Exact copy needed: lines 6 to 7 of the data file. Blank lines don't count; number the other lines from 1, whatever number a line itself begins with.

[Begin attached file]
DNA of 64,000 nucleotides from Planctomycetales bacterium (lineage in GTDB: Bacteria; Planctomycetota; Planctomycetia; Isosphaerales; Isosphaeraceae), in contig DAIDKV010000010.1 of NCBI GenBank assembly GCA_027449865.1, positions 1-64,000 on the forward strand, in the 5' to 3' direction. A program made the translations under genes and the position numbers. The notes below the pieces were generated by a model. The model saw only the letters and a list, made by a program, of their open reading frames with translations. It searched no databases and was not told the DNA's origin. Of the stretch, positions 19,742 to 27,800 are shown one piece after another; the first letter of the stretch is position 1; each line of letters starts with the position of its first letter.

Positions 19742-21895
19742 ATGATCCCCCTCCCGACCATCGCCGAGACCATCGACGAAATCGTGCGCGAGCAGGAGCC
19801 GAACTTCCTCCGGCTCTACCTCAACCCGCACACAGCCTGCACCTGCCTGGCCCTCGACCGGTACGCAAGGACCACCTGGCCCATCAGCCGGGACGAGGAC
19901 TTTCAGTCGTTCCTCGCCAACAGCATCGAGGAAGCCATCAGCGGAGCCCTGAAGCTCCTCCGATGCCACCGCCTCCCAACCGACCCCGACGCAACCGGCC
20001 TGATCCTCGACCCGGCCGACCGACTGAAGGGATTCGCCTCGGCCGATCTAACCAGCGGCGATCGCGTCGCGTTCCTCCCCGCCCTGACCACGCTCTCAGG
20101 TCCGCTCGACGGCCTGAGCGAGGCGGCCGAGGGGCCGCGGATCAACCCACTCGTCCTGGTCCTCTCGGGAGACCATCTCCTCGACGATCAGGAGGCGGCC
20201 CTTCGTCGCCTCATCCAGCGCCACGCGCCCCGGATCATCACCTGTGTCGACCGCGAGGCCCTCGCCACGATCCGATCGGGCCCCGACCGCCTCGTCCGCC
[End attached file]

20001 TGATCCTCGACCCGGCCGACCGACTGAAGGGATTCGCCTCGGCCGATCTAACCAGCGGCGATCGCGTCGCGTTCCTCCCCGCCCTGACCACGCTCTCAGG
20101 TCCGCTCGACGGCCTGAGCGAGGCGGCCGAGGGGCCGCGGATCAACCCACTCGTCCTGGTCCTCTCGGGAGACCATCTCCTCGACGATCAGGAGGCGGCC